Art Biesenthal, Biesenthal, Germany
The installation ”Threshold” consists of white light and is covered by slowly moving shapes. At night, a screen floats a few inches below a water surface. The light of pixels marks boundaries and expands the surrounding depth. It opens a newly created space of unknown dimensions; the screen here is a portal to an (apparent) infinity. The animation is initially in a continuous, slow motion. However, it occasionally comes to a standstill, the white light is now hidden, to then again break through the overlaying structure. This mesmerizing play of unfathomable light shining through shattered fragments is mysterious and inviting. The surface of the fragments is reminiscent of a lava-like substance that also evokes associations with something organic, such as a lizard skin projected onto a white hemisphere. Water as a habitat is a highly inhumane environment that holds secrets. The deeper the object is immersed, the greater the pressure exerted. The liquid mass forms an unknown place where memories hide, time and space do not want to be captured by our senses. The ”threshold” forces the viewer into the mythical pose of Narcissus, who bends his head over the mirror surface of the water. In the work, instead of his face, he sees the infinity of the white light, which includes moments of birth and death. The movements of the fragments create a calming effect that allows the viewer to glimpse a part of his hidden ego.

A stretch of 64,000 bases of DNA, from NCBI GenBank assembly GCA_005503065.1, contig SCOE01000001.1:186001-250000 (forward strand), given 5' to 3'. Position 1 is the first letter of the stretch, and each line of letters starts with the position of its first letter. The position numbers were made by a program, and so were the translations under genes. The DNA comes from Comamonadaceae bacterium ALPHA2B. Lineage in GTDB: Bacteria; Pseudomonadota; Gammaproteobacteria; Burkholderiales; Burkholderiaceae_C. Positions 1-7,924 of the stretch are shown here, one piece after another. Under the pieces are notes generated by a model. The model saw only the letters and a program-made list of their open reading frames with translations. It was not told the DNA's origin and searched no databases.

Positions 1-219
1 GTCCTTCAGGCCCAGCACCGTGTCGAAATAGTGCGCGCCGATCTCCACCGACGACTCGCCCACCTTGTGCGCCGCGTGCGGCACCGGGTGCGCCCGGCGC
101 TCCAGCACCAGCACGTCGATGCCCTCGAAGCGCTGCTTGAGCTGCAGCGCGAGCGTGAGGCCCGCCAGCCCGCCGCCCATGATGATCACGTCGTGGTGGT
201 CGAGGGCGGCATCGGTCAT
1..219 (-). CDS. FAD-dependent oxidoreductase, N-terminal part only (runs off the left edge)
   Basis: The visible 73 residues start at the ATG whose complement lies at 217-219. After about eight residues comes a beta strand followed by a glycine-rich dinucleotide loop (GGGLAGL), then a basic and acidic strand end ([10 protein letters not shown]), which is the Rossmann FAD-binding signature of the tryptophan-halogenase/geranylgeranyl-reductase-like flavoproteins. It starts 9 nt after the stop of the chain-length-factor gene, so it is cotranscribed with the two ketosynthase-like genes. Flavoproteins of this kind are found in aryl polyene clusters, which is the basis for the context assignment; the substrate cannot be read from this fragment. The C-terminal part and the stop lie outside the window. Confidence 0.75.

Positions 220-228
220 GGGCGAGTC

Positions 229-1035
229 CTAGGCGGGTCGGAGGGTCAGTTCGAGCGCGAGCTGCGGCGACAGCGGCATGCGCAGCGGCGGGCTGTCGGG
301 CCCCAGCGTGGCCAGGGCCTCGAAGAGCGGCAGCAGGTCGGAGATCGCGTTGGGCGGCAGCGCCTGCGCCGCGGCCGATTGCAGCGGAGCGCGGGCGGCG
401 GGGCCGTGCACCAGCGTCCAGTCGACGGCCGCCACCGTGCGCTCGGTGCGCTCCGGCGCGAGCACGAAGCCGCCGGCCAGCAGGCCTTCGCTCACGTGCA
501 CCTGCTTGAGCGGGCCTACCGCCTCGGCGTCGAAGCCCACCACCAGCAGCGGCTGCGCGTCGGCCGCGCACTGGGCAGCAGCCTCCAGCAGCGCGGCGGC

Concept & Realisation
Hisham Mujally (Construction)
Axel Ebert (Video)
and with many Thanks to the following People for general Help: Valerie Leray, Shoqi Mujally, Olaf, Serge Geyzel, Karsten Pflum, Henning Tödter, Stephan Halter, Stephanie Gerner, Jorge Meneses